Leila Slimani's tongue in cheek warning about her best-selling novel Lullaby, kicked off a fascinating discussion about Leila's aversion to judging people by an element of their character or behaviour, "People are too complex to be simply put in one box or another". That complexity is reflected in her main characters in both Lullaby and her latest novel, Adele. Both are created to reflect humanity, a person who we as the reader, can find something to identify with even if, as is the case, the characters are unlikeable. Leila wants to be unsettling, to challenge people by creating deeply compassionate portraits of people, both adults and, importantly, children, that the reader can relate to even when being similatanously repulsed.
Both novels reflect Leila's experience of sexual politics growing up in Morocco where sex outside of marriage is still punishable by imprisonment and how woman are often forced to choose between security or being free. Most recently, Leila toured Morocco interviewing women about their experiences of being a woman and she published a manifesto based on those interviews. Essentially saying, "I'm an outlaw, I'm tired of the hypocrisy, I have sex outside of marriage, I have the freedom to say both yes and no", the manifesto has inspired over 20,000 Moroccan woman publicly to declare that they are outlaws also.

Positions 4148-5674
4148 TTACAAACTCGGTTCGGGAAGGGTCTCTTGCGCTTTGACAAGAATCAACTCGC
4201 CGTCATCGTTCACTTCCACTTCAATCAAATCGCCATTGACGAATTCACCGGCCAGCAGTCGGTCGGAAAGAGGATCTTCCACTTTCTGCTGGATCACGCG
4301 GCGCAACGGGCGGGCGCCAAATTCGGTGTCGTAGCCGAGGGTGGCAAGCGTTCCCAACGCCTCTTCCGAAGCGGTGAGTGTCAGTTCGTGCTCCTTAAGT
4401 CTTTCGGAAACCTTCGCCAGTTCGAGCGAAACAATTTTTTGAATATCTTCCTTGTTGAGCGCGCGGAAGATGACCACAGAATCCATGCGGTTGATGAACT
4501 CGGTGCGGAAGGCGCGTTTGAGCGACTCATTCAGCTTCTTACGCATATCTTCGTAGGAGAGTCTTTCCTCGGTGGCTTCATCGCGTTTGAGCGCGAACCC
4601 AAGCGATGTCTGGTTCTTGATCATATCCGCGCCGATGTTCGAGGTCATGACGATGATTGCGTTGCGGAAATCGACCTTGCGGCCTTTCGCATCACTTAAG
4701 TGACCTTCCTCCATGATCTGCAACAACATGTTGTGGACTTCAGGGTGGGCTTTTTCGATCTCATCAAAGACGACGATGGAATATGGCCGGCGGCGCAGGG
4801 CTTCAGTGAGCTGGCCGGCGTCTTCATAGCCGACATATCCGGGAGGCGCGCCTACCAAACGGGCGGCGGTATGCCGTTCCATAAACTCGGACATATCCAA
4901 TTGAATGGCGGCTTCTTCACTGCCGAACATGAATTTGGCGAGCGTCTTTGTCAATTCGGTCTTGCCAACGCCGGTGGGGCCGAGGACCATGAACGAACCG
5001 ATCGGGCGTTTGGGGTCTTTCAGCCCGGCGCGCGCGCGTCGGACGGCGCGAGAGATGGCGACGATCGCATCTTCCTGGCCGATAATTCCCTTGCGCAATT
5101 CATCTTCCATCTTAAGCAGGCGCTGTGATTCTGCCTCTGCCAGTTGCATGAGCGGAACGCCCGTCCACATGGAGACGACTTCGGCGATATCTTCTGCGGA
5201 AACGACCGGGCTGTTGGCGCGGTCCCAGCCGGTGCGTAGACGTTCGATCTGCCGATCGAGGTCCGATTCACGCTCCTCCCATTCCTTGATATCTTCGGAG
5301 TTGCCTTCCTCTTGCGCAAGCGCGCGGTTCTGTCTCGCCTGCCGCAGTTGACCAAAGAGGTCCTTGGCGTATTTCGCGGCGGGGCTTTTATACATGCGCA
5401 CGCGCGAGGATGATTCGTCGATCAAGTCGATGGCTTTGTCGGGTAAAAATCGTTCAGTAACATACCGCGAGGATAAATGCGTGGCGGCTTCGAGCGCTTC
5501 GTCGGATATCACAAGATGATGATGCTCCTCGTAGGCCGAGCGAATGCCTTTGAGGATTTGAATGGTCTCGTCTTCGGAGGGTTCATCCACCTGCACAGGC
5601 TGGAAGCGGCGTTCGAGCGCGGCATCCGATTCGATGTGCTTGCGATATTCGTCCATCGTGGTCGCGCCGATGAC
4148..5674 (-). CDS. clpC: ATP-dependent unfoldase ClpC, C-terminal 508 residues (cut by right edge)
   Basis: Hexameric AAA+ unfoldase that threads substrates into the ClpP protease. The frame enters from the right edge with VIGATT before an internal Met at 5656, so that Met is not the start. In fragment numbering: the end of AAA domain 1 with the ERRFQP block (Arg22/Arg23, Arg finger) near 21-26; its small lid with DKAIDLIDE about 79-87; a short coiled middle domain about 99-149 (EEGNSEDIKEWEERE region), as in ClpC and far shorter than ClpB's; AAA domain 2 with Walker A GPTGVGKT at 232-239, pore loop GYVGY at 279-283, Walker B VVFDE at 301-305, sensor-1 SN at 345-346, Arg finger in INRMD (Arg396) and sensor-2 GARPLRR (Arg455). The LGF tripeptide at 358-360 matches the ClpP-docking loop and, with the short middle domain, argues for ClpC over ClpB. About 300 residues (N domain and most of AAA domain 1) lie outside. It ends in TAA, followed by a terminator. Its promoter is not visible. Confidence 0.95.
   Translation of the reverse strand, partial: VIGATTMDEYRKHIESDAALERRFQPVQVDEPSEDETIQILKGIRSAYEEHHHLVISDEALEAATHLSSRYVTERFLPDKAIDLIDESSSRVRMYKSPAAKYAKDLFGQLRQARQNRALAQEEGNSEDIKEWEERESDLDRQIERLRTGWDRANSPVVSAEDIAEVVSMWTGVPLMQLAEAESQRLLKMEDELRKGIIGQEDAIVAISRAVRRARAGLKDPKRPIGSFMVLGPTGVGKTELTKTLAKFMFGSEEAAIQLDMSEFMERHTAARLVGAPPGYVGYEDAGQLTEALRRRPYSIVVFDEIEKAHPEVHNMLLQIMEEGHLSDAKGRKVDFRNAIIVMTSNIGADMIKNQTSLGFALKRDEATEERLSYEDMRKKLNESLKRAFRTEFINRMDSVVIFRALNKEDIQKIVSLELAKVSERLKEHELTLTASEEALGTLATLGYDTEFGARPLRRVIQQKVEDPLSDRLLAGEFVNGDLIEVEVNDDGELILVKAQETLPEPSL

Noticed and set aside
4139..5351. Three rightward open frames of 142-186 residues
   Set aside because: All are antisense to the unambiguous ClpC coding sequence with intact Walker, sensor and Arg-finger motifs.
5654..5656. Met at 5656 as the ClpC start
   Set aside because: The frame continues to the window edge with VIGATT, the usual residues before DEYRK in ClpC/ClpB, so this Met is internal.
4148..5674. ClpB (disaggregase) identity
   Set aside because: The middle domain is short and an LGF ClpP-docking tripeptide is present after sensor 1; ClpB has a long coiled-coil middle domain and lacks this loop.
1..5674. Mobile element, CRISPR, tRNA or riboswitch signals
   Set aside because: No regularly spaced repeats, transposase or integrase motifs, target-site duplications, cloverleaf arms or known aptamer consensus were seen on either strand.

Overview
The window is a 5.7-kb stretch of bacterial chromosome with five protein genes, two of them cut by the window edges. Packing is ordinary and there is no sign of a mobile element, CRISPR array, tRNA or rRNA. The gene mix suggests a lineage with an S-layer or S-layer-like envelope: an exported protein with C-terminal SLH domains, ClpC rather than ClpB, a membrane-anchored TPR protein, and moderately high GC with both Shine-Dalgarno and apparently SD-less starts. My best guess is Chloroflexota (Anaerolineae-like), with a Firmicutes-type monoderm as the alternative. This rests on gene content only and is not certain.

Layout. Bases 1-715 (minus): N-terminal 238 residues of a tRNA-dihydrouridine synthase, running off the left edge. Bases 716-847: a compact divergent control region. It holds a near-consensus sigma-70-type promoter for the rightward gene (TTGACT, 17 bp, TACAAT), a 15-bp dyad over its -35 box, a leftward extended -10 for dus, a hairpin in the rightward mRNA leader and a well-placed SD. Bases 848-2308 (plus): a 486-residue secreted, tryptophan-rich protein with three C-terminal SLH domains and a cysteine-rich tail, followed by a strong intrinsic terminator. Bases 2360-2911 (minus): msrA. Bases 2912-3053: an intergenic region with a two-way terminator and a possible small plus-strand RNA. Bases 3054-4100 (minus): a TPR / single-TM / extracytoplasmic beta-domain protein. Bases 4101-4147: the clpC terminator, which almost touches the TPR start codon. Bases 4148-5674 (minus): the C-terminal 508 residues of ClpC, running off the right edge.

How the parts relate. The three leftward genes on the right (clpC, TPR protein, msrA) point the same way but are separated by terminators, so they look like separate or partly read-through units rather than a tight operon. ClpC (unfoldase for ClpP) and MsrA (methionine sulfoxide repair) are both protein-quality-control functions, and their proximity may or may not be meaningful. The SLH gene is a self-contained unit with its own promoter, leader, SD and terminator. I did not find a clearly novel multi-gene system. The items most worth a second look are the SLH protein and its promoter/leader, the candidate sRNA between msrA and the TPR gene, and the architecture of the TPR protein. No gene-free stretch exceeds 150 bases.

The interviewer, Sophie Hughes, finished the discussion by asking Leila why she hadn't returned to live in Morocco; Leila's answer - "I couldn't live in Morocco because of the stifling oppression of religion - all I want to do is sit on a terrace, smoke a cigarette and drink beer and I can't do any of that in Morocco".